Saturday, February 11, 2017

"Agnotology" and the Rise of Opinion over Fact

2016 was a tough year for our old friend, Truth. 2017 looks like an equally rocky ride! 

As much as I enjoy Social Media, I'm going to blame it for the train-wreck of Truth. Our interactions in the digital world have somehow led us to believe that opinion is equal in importance to fact (climate change is one example). This phenomenon creates "sides" of arguments that don't exist in reality. We choose a side that comes with a set of arguments that fit our bias instead of really looking at [actual] facts. Then we go on to dismiss those actual facts and the sources for them, as "biased." 

People can't handle the truth! This best evidence of this is the enthusiastic "thanks" you will receive when you send someone a link to Snopes (or other fact-checking site) in response to a post you realize contains bogus information. Nada. You will never be thanked, enthusiastically or otherwise, for pointing out that a fact is twisted or false. I used to send the Snopes link via private messenger out of sincere concern that someone might be embarrassed by their honest mistake and just assumed the person would say, "Oops! I was punked. Thank you so much for telling me!" and withdraw it or issue a retraction. I'd wait. Crickets. Nope. You are much more likely to get the response: "You must be a liberal!" (Because that must be the only reason anyone cares enough to fact-check?)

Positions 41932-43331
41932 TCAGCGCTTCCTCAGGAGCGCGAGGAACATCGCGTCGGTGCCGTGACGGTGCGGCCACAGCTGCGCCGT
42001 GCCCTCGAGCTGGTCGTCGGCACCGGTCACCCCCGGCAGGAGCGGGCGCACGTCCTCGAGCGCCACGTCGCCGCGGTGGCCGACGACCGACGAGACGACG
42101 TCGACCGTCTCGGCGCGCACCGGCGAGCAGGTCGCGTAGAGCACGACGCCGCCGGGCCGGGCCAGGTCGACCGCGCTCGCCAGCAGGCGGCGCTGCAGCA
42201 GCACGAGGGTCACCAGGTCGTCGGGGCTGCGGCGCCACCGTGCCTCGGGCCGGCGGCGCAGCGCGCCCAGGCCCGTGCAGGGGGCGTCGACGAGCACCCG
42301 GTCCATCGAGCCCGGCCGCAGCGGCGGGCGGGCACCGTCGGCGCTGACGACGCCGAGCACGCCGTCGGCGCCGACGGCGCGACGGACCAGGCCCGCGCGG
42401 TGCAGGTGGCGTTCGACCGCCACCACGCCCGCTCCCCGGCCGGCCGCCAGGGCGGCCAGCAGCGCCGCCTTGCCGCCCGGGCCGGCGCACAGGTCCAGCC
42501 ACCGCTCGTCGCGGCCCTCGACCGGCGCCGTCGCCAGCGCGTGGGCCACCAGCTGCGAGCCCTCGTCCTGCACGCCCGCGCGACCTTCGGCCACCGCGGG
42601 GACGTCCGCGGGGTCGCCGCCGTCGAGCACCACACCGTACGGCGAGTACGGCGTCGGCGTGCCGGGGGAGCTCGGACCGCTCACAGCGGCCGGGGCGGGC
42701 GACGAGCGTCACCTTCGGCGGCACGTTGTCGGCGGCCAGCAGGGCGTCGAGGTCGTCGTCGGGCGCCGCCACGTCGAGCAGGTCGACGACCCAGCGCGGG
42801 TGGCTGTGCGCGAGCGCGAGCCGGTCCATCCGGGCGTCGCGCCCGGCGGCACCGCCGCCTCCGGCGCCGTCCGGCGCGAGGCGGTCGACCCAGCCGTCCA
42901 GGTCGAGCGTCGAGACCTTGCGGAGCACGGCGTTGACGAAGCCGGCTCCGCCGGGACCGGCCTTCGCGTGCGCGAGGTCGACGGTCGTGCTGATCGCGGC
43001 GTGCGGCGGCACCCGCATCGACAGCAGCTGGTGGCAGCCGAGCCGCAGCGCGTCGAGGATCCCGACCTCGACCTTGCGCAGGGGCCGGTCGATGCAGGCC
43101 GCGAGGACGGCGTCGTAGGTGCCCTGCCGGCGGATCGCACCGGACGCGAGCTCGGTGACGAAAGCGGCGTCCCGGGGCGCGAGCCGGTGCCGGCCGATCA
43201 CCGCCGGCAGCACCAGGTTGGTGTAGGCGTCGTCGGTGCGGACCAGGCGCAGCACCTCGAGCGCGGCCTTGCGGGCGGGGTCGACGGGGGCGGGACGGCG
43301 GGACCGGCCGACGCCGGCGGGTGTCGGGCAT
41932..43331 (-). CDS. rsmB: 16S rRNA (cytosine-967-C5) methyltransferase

And then there is the "alternative fact." Most recently made famous by the American government -- much to my chagrin -- it has really been a "thing" for as long as people have been opinionated. Have you ever heard someone say, "Well, it may not be true, but it makes sense and is something to consider." Huh? If it is not true, I maintained that it should *not* be considered. 

I was delighted to recently find there is actually a word for this: Agnotology. "Agnotology is the study of wilful acts to spread confusion and deceit, usually to sell a product or win favour." (Clearly written by British folk.)  

Click here to read the article:

Let's try harder to keep our facts... well, factual. 

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